Anyone who has been to the Vancouver Folk Music Festival and the Squamish Valley Music Festival knows that they have completely different vibes, so assuming that Rifflandia would be like either would be a mistake. Rifflandia is a festival that separates itself from others by having not only a “festival” venue for afternoon performances, but several venues throughout downtown Victoria that music lovers can pick and choose from, bouncing from one venue to another as the night progresses.
Amongst other venues, Rifflandia got off to a fresh and sweet start at The Mint on Thursday night. The Mint was heaving with enthusiastic music fans ready to get their folky pop rock groove on. The atmosphere was buzzing and charged with anticipation. There were couples holding hands, large groups of acquaintances and small circles of friends but what everyone had in common was a collective eagerness to chill and listen to some good tunes.
Self-proclaimed folk-rockers, Maverick Cinema, have a sound clearly influenced by the likes of Bon Iver and The Head and the Heart but with their own unique twist. Their up-tempo drum beats had the audience dancing while their lyrics spoke to their love of Vancouver Island’s west coast, which seems to be the underlying muse for their body of work. Maverick Cinema does Vancouver Island proud and if you haven’t already done so, you should check out their debut EP titled Sanctuary.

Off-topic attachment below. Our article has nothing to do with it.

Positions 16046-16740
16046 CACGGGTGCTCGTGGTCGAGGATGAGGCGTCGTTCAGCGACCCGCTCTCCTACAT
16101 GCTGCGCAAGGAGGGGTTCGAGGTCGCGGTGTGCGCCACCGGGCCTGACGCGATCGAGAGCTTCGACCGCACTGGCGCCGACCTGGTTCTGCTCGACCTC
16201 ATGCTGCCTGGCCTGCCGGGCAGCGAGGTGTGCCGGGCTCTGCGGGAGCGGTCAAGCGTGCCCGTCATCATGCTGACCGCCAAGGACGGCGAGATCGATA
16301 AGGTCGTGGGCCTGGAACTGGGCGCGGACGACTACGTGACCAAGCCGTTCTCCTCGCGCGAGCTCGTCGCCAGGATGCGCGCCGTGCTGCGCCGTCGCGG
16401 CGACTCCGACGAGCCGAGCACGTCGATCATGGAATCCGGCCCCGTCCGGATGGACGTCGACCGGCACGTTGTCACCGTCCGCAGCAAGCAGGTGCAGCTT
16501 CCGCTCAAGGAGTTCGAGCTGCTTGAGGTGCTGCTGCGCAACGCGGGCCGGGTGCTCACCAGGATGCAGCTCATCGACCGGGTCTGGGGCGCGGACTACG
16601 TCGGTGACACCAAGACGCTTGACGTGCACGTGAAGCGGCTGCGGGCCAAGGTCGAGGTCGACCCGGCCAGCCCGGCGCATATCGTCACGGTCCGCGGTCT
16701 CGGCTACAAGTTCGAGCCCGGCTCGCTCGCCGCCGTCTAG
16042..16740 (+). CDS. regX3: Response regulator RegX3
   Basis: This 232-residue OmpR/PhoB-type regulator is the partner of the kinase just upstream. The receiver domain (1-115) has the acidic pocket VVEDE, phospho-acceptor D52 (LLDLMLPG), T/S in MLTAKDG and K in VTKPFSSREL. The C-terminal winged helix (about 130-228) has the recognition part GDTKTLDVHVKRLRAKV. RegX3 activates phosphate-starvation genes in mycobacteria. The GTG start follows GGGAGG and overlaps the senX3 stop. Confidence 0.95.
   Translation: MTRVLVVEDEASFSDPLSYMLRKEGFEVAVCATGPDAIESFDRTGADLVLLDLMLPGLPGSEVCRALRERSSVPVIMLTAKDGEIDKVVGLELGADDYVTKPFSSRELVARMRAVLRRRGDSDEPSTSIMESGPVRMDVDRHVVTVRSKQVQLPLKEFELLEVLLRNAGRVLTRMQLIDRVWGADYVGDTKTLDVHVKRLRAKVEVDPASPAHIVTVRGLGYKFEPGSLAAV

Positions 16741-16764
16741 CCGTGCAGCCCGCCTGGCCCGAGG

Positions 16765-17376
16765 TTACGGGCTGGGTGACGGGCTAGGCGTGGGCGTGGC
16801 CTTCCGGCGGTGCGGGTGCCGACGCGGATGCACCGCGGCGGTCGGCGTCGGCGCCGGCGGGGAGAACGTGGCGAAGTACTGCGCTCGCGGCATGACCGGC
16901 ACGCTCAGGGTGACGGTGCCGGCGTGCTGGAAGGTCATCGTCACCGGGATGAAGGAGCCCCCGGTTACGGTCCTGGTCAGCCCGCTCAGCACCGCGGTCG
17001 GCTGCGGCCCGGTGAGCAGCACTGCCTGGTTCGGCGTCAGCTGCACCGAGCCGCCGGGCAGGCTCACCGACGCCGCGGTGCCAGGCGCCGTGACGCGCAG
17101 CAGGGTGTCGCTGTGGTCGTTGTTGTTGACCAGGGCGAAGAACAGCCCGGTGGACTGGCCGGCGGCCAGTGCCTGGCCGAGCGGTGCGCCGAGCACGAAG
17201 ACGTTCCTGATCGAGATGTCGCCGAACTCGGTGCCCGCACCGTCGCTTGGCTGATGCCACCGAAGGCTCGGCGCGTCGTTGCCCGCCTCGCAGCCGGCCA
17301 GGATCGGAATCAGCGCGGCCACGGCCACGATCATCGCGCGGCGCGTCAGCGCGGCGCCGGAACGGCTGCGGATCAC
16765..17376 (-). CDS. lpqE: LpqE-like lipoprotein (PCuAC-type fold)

Next up, the crowd heard from Familiar Wild who was not so familiar with the addition of two members of Isobel Trigger accompanying them on stage. Led by Melissa Bandura, a prolific musician and songwriter, Familiar Wild and their guest musicians entranced the audience with their soft vocals and melodic rhythm. Listening to Familiar Wild is not unlike listening to music that might be the backdrop to very pleasant dreams and the listeners were certainly under a dreamlike spell while the band played. As captivating as they are on their own, the performance was that much better with the added vocals of Felicia Harding from Isobel Trigger.
Side note: Isobel Trigger is undergoing a name change and will now be known as Fortune Killer but the same great music, lyrics and showmanship can be expected from them.
The final performance of the night came from Terence Jack who is difficult to categorize into a single musical genre. A well-rounded artist, Terence is pop, folk, rock and indie. Definitely indie. His songs reflect the journeys he has been on throughout his life, which might account for his different sounds. Like life, there is so much more than one path to travel musically and this is represented in Terence’s body of work. He took the audience on a musical journey that they probably haven’t quite come back from yet.
With the evening over, the audience pushed its way out of The Mint completely electrified and while some went home, others sifted their way through town alighting on different venues to check out yet more music.